Reviewing the literature showed that researchers classified the motive side of the fraud triangle differently. Some researchers classified them as personal, employment, or external pressure, while others classified them as financial and non-financial pressures. However, it can be noticed that both classifications are some-how related. For instance, personal pressure can come from both financial and non-financial pressure. A personal financial pressure in this case could be gambling addiction or a sudden financial need, while a personal non-financial pressure can be lack of personal discipline or greed. By the same token, employment pressure and external pressure can come from either financial or non-financial pressure. Thus, external auditors have to keep in mind that pressure/motive to commit fraud can be either a personal pressure, employment pressure, or external pressure, and each of these types of pressures can also happen because of a financial pressure or a non financial pressure. They also need to understand the opportunity for fraud to help them in identifying which fraud schemes an individual can commit and how fraud risks occur when there is an ineffective or missing internal control.
What test cases do people miss with the triangle problem? In my observation, the most overlooked test case is one with a long side and a couple of short flaps, such as an input combination of [ 1, 3 and 1 ]. These three lines do not close to form a triangle: to qualify, the sum of any two sides must be greater than the third. If the system concludes that [ 1, 3 and 1 ] is an isosceles triangle instead of rejecting this combination as invalid, the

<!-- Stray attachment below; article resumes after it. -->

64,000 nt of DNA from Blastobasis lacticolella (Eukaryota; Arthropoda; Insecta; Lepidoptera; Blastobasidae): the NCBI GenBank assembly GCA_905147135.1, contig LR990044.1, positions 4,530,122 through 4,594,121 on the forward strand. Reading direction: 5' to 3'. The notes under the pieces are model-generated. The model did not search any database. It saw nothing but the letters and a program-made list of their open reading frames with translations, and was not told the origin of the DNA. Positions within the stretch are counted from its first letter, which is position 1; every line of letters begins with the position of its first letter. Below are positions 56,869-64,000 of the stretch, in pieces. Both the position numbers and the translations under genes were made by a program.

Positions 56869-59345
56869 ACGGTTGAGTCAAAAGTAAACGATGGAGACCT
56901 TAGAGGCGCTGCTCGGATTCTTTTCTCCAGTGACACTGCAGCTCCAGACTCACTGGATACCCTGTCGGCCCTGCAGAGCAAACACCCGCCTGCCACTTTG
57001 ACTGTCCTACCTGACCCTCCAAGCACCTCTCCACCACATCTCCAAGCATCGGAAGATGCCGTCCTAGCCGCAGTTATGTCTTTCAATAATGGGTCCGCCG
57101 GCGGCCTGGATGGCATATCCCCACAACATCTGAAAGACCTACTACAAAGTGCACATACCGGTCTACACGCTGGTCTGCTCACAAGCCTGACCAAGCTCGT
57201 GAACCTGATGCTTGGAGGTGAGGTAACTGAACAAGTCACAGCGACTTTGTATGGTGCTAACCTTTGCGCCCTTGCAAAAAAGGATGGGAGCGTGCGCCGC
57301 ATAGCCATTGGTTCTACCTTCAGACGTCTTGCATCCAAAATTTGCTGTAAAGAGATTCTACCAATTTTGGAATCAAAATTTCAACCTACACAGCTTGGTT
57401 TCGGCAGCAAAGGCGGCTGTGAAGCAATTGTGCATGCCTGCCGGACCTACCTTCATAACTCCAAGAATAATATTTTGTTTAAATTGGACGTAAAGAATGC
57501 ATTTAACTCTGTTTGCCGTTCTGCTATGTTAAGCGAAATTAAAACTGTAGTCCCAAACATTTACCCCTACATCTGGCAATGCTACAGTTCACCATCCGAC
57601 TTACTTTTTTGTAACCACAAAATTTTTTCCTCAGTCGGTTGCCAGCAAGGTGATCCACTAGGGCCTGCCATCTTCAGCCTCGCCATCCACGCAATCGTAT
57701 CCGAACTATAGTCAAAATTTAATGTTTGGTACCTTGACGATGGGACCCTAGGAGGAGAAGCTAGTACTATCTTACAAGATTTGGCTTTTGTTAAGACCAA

In the literature, one can find various beautiful ways to solve the problem see, e.g., 1–4. In short, the answer is as follows. If every angle of ABC measures less than 120 ◦ , then the point P in the interior of the triangle such that ∠AP B ∠BP C ∠CP A 120 ◦ minimizes the sum of the three distances. If one of the angles of ABC measures 120 ◦ or more, then the vertex corresponding to this angle minimizes the sum of the three distances to the vertices.
In the real hyperbolic case the triangle, and hence the group, is completely determined up to isometry by its angles. We thus have a countable family of non-isometric triangles whose reflection groups are non-conjugate in P SL(2, R ). However, Takeuchi proved there is only a finite number of arithmetic lattices among these groups  and gave a complete list, the most famous example being the modular group P SL(2, Z ) which is contained with index 2 in the triangle group with (p 1 , p 2 , p 3 ) = (2, 3, ∞). Since there are infinitely many triangle groups